Ping! Both pieces of toast sailed into the air and landed neatly, side by side, on the paper towel. The toast was truly wondrous in its perfection.
“Jeez Louise,” Nate breathed. “Did you see that, Grandpa?” He turned to the couch, grinning. But of course, his grandpa had been gone for hours.
“I’m telling you, Gen,” Nate said as the school bus bumped along the sandy road. “it was like that toaster had it all planned out. I wouldn’t have been surprised if it hadn’t buttered itself and opened the jelly jar.”
Gen looked up from her book on theoretical physics and sighed. “Nathaniel, a toaster cannot have a plan because a toaster does not have a brain.” She shook her head and poked her nose back into the book. She’d just started the chapter on Chaos Theory and found it, well, disturbing.
“I know that. I’m just telling you what I saw is all. They landed right next to each other, neat as you please. What do you think the odds are of that?” He poked her in the ribs with his elbow.
Not looking up from her book, Gen said, “It’s just like flipping a coin. If you do it enough times, the odds are in your favor. If the toast flies out of the toaster, as you claim, enough times, odds are they will land side by side one of those times.”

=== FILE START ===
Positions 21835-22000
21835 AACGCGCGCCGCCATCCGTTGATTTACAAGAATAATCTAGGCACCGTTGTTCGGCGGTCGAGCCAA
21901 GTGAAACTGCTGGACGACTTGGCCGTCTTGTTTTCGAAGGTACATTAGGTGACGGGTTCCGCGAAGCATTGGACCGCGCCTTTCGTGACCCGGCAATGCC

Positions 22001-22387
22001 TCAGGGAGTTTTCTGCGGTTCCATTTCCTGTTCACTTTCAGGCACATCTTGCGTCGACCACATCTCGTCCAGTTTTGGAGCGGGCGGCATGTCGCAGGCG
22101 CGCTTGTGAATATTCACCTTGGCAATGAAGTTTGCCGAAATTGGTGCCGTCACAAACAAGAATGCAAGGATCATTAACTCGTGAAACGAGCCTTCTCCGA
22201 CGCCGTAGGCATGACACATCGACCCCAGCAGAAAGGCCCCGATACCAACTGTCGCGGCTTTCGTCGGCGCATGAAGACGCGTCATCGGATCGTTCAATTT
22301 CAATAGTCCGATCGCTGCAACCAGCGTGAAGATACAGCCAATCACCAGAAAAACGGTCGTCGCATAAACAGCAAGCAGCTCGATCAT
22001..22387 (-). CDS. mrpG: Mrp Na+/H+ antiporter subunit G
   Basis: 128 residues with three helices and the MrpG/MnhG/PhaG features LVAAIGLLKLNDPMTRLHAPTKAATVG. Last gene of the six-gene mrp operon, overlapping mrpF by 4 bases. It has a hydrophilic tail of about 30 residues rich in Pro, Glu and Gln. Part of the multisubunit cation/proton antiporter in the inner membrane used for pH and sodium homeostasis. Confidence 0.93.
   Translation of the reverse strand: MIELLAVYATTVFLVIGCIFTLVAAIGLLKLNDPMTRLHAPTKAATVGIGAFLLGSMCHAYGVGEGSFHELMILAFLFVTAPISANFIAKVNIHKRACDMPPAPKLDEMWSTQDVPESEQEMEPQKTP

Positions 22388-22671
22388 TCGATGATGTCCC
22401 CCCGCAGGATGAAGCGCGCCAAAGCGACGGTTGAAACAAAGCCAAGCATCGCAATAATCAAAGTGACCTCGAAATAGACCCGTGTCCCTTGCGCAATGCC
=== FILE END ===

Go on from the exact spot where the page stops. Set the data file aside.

Nate slumped in his seat and picked at the stuffing oozing from a tear in the vinyl. “It’s not the same at all,” he mumbled. “I knew that coin was going to land on heads. I felt it for a fact.”
The bus pulled up to the entrance of the Liza P. Woods elementary. The familiar dread Nate always felt when he got to school lodged in his stomach like cold, leftover grits.
Gen gathered her books and pushed her glasses up on her nose. She watched the chaos of running, screaming, laughing, crying kids and sighed. She reached up to pluck at an eyebrow, then popped a rubberband on her wrist instead—Mrs. Beam’s latest attempt to preserve Gen’s eyebrows. Nate pulled the sleeve down on his bandaged hand and arm.
Gen blinked up at him. “Ready?”
“I guess,” he said, and followed his friend out of the bus.
“See you back here after school,” she said, like she always did, something that gave him comfort.
A spitball sailed through the air and landed in her hair. Nate plucked it out.
He watched as she walked down the long corridor, through the gauntlet of kids who laughed and taunted her. Her backpack full of books hung almost to the back of her knees. She was the only kid in school who had ironed creases in her jeans, and the face of Albert Einstein on her backpack. For one single second, Nate wanted to run and catch up to her, to glare and holler at the kids who made her life at Liza P. Woods miserable.
It wasn’t any use trying to protect Gen, though. They were the same kids who made his life miserable too. The difference, Gen always said, was he cared what those kids thought and she did not. Easy for her to say, he thought, as he turned and headed to the other end of the building where his classroom waited for him. She had the whole big, chaotic, noisy love of the Beam family behind her.
Nate pulled open the door to room 311. The cold lump of dread shimmied in his stomach. He hunched his shoulders and braced for the snickers and the eye rolling and the feet that would try to trip him up as he walked to his desk.